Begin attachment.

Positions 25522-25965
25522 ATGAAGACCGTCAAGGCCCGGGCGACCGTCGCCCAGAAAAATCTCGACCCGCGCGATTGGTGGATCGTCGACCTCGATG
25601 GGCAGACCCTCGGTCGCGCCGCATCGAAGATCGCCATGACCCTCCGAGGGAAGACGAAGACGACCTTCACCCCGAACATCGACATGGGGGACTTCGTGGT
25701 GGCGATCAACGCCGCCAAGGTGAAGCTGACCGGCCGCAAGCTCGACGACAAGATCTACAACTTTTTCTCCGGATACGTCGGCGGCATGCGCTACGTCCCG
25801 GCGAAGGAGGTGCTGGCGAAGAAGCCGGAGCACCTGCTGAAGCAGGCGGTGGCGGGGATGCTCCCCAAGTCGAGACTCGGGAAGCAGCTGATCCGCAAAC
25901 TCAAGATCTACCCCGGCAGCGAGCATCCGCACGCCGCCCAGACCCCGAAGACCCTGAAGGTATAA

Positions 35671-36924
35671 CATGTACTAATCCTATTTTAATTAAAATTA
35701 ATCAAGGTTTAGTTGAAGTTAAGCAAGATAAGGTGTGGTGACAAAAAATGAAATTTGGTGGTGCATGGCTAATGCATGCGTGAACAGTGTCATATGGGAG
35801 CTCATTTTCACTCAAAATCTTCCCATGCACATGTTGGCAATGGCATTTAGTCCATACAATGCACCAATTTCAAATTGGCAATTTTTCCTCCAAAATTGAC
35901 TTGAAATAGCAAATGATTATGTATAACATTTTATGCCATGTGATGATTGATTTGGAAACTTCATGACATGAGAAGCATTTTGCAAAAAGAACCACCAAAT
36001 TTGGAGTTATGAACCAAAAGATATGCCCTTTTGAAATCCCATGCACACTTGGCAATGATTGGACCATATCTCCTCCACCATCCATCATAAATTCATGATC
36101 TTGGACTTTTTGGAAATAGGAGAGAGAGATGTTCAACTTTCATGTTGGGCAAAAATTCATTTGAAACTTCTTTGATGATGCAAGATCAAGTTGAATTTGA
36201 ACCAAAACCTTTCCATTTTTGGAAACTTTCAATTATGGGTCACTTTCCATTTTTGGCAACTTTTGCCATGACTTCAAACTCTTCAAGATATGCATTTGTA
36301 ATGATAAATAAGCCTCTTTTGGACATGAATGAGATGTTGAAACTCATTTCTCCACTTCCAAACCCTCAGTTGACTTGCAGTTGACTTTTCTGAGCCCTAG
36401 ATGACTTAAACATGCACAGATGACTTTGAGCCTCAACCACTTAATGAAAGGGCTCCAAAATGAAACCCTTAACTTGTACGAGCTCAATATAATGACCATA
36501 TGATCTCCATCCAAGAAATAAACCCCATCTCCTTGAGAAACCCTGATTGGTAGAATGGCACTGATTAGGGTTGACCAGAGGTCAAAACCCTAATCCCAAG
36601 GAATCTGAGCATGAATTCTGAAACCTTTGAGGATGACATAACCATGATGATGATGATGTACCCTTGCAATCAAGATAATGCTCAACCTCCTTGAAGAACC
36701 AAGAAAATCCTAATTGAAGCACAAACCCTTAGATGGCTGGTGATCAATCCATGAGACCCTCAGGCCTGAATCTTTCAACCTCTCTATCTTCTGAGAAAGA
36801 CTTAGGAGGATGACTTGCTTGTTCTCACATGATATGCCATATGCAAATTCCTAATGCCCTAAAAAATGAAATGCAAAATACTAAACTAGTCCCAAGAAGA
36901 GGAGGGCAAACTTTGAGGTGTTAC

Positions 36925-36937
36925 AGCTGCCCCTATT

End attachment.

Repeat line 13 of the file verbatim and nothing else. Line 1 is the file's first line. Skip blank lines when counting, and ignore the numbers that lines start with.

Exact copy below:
36101 TTGGACTTTTTGGAAATAGGAGAGAGAGATGTTCAACTTTCATGTTGGGCAAAAATTCATTTGAAACTTCTTTGATGATGCAAGATCAAGTTGAATTTGA